The editors gave my letter the title "Good Fortune"
As we approach the first anniversary of 9/11, fear and depression are widespread in our country. Unless people know that the world, even at its most terrifying, can be honestly liked, even greater horrors will happen. Aesthetic Realism, founded by the American philosopher Eli Siegel, states that it is every person’s deepest desire to like the world, and it shows that the world can be liked for its aesthetic structure. I had the good fortune to meet this great education in 1980.
      As the Twin Towers collapsed and so many died, I was only a few blocks away, and in the months and days that followed, I often felt I could not care for anything. Then I would think of this crucial question Eli Siegel asked: “Is this true: No matter how big a case one has against the world: its ugliness, its disorder, its confusion, its meaninglessness, must one do all one can to like it or one will weaken oneself?”
      I knew music could help make sense of what I felt on that terrible day. Eli Siegel stated: “All beauty is a making one of opposites, and the making one of opposites is what we are going after in ourselves.” As I listened to the early recordings of Louis Armstrong, which I love so much, I was affected by the relation of confidence and surprise in them, and the fact that poignancy and brightness, fragmentation and joy are in the same world and can be felt at the same time. I felt less separate, more like other people.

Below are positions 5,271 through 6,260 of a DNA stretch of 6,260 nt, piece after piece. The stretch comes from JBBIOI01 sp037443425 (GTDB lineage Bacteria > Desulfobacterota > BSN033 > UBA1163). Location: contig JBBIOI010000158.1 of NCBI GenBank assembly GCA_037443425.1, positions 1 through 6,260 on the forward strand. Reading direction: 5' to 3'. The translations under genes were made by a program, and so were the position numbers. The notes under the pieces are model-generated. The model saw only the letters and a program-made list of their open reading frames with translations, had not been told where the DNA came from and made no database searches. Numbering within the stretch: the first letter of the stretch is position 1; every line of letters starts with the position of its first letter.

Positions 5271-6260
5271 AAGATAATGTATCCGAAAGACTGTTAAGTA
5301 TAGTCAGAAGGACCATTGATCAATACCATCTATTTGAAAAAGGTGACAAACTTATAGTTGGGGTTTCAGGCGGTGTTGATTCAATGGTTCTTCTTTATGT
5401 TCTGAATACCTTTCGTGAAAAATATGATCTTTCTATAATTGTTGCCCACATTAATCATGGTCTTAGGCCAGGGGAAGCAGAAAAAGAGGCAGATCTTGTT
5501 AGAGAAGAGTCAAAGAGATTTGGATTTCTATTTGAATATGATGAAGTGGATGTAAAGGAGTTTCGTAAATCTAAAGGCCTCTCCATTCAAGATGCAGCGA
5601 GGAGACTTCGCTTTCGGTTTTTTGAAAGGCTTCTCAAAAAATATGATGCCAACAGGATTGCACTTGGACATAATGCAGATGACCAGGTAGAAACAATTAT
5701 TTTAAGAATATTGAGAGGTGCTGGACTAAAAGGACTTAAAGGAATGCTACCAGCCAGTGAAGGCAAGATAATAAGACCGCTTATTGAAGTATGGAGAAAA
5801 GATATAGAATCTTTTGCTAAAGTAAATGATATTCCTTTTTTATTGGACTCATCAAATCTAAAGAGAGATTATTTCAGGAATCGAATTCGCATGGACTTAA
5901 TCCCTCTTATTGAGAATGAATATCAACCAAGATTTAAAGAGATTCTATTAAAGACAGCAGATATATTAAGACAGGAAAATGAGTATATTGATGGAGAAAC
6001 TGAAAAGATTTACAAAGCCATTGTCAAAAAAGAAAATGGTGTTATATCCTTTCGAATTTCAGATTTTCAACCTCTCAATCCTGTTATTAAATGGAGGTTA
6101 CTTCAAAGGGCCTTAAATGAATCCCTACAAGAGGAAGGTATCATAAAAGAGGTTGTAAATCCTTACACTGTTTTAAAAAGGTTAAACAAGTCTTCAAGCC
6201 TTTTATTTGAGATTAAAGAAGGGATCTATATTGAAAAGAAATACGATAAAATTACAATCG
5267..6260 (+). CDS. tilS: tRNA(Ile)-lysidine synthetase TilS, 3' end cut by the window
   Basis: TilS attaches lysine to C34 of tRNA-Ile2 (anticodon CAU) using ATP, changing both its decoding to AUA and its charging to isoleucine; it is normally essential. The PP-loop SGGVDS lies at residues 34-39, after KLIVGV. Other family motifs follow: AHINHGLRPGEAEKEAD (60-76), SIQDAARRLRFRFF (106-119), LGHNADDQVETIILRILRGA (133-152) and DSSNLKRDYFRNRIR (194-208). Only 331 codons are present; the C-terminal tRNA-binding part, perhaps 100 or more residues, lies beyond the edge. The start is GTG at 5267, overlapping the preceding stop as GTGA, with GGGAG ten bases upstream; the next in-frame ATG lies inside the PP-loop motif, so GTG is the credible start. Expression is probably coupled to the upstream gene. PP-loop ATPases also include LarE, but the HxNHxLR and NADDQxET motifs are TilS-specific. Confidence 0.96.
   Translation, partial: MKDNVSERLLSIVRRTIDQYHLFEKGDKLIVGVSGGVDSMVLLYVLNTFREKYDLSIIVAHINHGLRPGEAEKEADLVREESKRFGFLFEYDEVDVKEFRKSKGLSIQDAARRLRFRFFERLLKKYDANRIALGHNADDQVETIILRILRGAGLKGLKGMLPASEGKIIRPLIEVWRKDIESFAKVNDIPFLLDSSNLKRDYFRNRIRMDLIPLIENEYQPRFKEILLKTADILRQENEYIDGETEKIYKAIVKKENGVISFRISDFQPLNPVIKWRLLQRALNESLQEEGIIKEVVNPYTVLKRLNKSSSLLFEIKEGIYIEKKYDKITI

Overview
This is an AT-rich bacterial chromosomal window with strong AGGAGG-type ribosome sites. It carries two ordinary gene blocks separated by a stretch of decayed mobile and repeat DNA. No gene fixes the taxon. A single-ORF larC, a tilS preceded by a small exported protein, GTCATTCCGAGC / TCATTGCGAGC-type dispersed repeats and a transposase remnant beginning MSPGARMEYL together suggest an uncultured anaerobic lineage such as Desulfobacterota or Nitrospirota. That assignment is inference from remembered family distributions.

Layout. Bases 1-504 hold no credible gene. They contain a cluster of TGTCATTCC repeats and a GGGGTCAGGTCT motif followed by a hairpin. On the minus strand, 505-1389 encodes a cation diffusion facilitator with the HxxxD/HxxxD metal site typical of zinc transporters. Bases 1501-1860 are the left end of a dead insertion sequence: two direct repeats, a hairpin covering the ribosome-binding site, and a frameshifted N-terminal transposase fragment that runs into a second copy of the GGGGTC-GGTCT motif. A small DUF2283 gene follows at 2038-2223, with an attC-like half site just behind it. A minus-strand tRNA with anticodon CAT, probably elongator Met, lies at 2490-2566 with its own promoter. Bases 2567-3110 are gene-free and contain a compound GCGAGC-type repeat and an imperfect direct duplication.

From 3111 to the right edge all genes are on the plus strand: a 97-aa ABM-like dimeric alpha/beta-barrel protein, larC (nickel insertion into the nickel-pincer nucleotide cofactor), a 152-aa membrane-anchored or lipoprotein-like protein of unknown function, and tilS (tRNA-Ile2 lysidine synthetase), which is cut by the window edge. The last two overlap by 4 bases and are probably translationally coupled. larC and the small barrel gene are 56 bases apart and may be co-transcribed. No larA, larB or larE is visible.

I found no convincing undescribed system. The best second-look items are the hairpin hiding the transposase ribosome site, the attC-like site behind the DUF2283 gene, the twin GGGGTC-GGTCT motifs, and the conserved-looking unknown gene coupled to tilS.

In her commentary, “Terror and Liking the World,” in the international journal The Right of Aesthetic Realism to Be Known, Ellen Reiss, the class chairman of Aesthetic Realism, gives instances of how the horrific events of Sept. 11 can be used to like the world. “We should see that though certain evils are real, that doesn’t mean good is any less real. A symphony of Beethoven, with its tremendous oneness of emotion and structure; the kind might of Abraham Lincoln; the deep and charming greatness of Shakespeare — are as real as anthrax. We should not close our eyes to ugliness. But if we don’t use ugliness to say, ‘I want to value and be stirred by what is beautiful,’ we should know that we have a preference to see the world as ugly.
     " We are liking the world through the present situation if we say, ‘Yes, I hate having to worry about something terrible happening here, but through my worry I see other people more deeply. I feel more what a person in Baghdad has felt, worrying that an American bomb may come where she is. And even as I worry, I know that people have suffered more, including from U.S. embargoes and weapons, than I’m suffering now. I want, through this new worry forced on me and my countrymen, to try to see the full reality of other people.’ ”
      Through these great commentaries and through Aesthetic Realism classes and programs, my joy in life is returning. I want this to be possible for people in Suffolk County, where I grew up, and people everywhere. To learn more, there is a beautiful website at